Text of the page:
- He maintained the wardrobe. This included washing and removing stains, steaming and pressing, polishing boots and buttons, brushing the dust from jackets and coats, and caring for hats and all the other accoutrements (of which there were many). He mended, cleaned, and stocked literally every article of clothing, item, lotion, perfume, etc. that touched his master. Nothing, absolutely nothing, passed his inspection or was touched by any other servant unless overseen or specifically requested.
- Assistance with dressing and undressing, several times in a day. Depending on the gentleman’s fashion sense, the valet chose the appropriate garments and accessories for the planned event.
- Aware of latest fashion styles, fabrics, colors, etc. Master of the plethora of possible cravat ties! This was critical during the Regency. The valet worked closely with the gentleman’s chosen tailor as well as merchants selling men’s essentials (perfumer, draper, cobbler, etc.)
- Shaving his master, or assisting with the process since most men preferred to shave themselves.
- Cutting and styling his hair, beard, and mustache. Basically attended to all grooming chores imaginable. Cutting toenails too? Probably!
- Purchasing and preparing various personal concoctions: preferred eau de cologne, tooth powder, and blacking for the boots.
- Purchasing and caring for all personal merchandise: razors, brushes, soap, towels and linens, candles, etc.
- Cleaning of the dressing room and master’s bedchamber, personally and in overseeing the maids. He ensured that the private sanctuaries were prepared precisely as the master required.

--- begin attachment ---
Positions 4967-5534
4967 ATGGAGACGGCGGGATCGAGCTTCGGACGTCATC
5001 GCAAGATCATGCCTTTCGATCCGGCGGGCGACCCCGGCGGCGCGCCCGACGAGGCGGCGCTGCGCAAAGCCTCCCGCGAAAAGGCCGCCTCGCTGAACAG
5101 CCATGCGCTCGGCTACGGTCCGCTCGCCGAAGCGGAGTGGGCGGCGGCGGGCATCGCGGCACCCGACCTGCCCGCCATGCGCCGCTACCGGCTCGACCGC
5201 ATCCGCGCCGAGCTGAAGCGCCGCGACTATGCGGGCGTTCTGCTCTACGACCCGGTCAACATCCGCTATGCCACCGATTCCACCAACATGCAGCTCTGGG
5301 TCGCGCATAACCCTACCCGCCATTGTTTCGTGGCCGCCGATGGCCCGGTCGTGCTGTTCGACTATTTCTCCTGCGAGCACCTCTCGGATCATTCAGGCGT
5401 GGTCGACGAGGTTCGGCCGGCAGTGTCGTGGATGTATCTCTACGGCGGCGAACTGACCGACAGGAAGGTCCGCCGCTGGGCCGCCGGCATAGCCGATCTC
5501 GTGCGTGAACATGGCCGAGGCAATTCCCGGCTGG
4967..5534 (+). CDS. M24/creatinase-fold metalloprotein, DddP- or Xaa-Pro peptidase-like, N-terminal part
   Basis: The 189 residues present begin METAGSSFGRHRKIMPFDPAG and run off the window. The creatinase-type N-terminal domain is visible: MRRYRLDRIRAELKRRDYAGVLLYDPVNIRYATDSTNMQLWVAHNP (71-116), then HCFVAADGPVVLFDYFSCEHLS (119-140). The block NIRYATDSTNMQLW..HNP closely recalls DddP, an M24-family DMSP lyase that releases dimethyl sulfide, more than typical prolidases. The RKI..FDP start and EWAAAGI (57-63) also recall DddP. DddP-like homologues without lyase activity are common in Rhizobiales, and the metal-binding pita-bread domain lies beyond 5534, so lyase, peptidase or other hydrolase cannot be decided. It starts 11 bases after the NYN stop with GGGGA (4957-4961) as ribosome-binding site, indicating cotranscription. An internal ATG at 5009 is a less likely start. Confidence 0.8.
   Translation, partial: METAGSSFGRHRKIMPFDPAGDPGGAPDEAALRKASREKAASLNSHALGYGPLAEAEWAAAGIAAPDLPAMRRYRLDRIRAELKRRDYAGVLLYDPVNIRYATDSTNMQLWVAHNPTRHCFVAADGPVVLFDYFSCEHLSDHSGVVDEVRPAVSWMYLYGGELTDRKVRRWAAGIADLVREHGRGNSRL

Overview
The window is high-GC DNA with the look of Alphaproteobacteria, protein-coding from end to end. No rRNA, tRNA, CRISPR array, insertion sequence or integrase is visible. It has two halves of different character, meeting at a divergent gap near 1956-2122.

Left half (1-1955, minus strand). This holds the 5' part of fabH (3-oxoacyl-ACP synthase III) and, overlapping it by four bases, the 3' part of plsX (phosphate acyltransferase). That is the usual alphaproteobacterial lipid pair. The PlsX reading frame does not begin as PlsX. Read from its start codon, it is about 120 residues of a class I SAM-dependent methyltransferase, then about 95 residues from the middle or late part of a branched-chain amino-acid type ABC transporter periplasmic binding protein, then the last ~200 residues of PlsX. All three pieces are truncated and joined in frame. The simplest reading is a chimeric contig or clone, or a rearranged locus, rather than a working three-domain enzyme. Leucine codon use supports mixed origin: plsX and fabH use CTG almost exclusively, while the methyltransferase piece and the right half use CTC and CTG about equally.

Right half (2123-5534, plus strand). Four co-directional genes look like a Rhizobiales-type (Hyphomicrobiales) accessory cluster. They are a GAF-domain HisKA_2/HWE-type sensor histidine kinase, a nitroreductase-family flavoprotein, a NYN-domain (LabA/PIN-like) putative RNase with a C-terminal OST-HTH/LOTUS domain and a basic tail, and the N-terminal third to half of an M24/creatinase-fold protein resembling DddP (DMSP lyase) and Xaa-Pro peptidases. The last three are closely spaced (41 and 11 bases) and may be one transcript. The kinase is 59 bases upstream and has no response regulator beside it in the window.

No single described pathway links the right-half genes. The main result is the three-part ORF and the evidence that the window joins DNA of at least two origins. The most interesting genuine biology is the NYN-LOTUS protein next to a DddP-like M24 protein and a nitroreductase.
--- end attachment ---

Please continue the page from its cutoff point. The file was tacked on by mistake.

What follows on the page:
- Preparing the room: fireplace lit or ready to light, candles/lamps in proper order, bed warmed, windows and drapes opened/shut depending on the master’s preferences, etc.
- Serving breakfast, coffee, stocking the liquor cabinet, etc.
Sometimes called an abigail based on a character from the 1616 play The Scornful Lady, and perhaps associated with King David’s wife Abigail who called herself a handmaid.
As the female counterpart to the valet, the lady’s maid had similar duties and characteristics. In essence, everything noted above for the valet was true for her. Re-read inserting her title instead and you’ll get the full picture!
However, in many respects her job was far more complicated. For instance, a woman’s wardrobe, cosmetic needs, and personal hygiene requirements were substantially greater than a man’s. A gentleman’s daily garments were largely the same in fabric and style, but a woman’s dress varied greatly. Fabrics alone were multiplied enormously compared to those worn by men. Then add on furs, laces, ribbons, feathers, flowers, and on and on it goes. Next imagine the array of jewelry, hats, gloves, shoes, fans, reticules… You get the idea! All of these a personal maid (never anyone else) would proficiently clean, iron, mend, store, and pack.